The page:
As described in the Adalah paper, the obstacles imposed in the Israeli “Civil Wrongs Law,” as amended for residents of the West Bank and Gaza, include requirement to file a notice within 60 days of the alleged tortuous conduct by Israeli authorities, and a statute of limitations reduced from seven years for other suits to two years for these suits. Declaring Gaza to be a hostile entity in 2007, Israel imposed sanctions on its population, banning movement in and out, including for the purpose of participating in or completing legal procedures in Israel. Israel also banned Israeli lawyers from entering Gaza without permission from the military commander. Thus, ordinary legal work – including meetings of plaintiffs and their lawyers, visits to the scene of the event, interviewing witnesses and signing documents required to file notices and lawsuits within the short time limitations – becomes impossible, and cases are dismissed at the request of the state or on the initiative of the judge for failure to meet the deadline even though the state controls the border and uses that control to prevent meeting the deadline.
In addition, the Civil Wrongs Law exempts the state from civil liability “for an act undertaken in the course of a military operation of the Israeli Defense Forces,” even if the act that caused the death, injury or damage to property was in violation of the laws of war. Thus, the state evades responsibility for violations of the laws of war.
In addition, Adalah reports that the state imposes a heavy fee on each plaintiff in each suit, supposedly to cover the state’s costs, but the effect is to dissuade recourse to legal action and to force victims who bring cases to compensate the perpetrator.
Thus, Adalah concludes that while Israeli legislation and case law guarantees to Palestinian victims of the Israeli security forces the right to obtain a legal remedy, that right is denied in practice due to the obstacles placed before it by the State of Israel. The victims are left without legal remedy.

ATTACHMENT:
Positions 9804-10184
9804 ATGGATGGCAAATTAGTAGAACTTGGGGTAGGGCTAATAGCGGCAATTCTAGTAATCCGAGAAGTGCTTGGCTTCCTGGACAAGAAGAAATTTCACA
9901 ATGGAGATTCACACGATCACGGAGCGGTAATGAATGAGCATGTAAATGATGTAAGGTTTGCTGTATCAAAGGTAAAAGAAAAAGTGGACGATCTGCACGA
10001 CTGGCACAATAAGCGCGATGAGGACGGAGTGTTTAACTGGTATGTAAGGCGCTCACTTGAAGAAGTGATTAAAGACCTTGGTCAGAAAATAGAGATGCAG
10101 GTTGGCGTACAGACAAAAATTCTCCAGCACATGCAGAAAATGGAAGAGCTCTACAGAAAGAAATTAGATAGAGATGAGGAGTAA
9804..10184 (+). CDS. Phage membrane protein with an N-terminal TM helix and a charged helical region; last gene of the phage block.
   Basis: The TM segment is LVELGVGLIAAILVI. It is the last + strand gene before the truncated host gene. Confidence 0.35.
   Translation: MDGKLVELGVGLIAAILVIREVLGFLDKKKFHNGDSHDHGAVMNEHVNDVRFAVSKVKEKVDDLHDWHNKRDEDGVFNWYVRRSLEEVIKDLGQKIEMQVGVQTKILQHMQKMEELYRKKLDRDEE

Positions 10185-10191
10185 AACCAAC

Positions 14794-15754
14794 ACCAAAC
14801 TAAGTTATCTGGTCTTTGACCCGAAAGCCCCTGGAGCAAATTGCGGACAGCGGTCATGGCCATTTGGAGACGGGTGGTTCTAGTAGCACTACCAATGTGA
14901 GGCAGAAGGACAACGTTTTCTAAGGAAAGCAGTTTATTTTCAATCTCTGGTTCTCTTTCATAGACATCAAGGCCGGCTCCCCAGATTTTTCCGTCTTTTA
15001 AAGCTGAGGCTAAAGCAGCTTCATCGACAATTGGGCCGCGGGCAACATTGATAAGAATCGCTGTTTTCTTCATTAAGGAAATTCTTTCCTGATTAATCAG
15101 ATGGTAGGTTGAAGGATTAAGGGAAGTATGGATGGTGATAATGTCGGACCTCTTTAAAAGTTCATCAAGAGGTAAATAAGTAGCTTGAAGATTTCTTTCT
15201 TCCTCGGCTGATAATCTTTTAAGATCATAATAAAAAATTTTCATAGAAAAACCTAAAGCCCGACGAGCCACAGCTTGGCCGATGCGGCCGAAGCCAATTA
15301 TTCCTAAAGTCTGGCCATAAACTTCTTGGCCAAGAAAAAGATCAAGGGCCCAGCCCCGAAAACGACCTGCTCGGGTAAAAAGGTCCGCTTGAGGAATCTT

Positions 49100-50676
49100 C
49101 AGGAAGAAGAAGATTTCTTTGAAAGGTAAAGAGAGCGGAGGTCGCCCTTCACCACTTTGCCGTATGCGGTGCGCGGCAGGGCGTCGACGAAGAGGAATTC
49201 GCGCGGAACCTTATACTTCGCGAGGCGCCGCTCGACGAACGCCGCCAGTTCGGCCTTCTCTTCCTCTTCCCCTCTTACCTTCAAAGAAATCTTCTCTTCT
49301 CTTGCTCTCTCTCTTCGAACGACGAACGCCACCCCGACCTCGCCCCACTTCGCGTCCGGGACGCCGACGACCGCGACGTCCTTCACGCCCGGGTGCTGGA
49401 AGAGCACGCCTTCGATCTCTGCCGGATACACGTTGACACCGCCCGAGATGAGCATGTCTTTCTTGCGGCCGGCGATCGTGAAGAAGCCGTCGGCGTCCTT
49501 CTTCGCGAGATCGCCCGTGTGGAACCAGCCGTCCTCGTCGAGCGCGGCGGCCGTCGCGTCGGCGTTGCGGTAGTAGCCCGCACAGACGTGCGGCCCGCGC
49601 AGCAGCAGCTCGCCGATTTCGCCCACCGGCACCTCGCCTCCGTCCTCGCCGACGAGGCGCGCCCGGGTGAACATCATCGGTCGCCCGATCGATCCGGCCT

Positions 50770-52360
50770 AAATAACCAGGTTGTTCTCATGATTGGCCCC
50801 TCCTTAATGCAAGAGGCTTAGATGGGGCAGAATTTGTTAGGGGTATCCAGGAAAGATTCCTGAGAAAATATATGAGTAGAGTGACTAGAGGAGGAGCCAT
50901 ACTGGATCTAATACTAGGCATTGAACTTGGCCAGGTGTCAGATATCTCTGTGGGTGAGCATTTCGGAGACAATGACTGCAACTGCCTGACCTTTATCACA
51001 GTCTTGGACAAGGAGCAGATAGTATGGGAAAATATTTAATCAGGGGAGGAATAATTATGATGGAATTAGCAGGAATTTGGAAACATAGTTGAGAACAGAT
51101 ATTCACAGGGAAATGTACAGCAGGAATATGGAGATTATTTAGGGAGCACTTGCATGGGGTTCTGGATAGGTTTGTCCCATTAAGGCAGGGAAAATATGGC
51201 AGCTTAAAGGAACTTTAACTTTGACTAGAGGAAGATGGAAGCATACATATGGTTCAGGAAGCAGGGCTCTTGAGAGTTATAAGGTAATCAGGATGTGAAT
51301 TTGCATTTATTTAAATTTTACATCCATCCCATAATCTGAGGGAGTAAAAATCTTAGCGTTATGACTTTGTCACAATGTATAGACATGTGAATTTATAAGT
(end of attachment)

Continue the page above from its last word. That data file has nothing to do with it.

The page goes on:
“At the same time that Israel created these barriers, it also claimed before foreign courts and other international forums that these victims had an effective remedy before Israeli courts,” the Adalah paper notes.
Similarly, a Los Angeles Times op-ed by George Bisharat, a professor at the University of California, Hastings College of the Law in San Francisco, describes the Israeli criminal legal system as applied to Palestinians:
To Palestinians, Israeli military courts are sites of repression, not houses of justice. Palestinian defendants facing trial in 2010 were found guilty in 99.74% cases, according to Israel Defense Forces documentation. Proceedings are conducted in Hebrew, which few Palestinians speak. Judges and prosecutors answer to higher military authority, denying military tribunals full independence. Courts may renew administrative detentions in six-month increments indefinitely. Some Palestinians have been so detained for years, never having enjoyed the right to confront and cross-examine witnesses nor even to know the evidence against them.
… Israeli courts may provide justice to Jews living in Israel or the occupied Palestinian territories. But a legal system that is fair to one ethno-religious group while trampling the rights of others deserves to be recognized for what it is: a handmaiden to apartheid.
Israel’s self-characterization as a “Jewish state” is institutionalized by dozens of laws that discriminate against Palestinians, particularly Palestinians living in the occupied West Bank and Gaza. The “Discriminatory Laws Database” includes more than 50 such laws.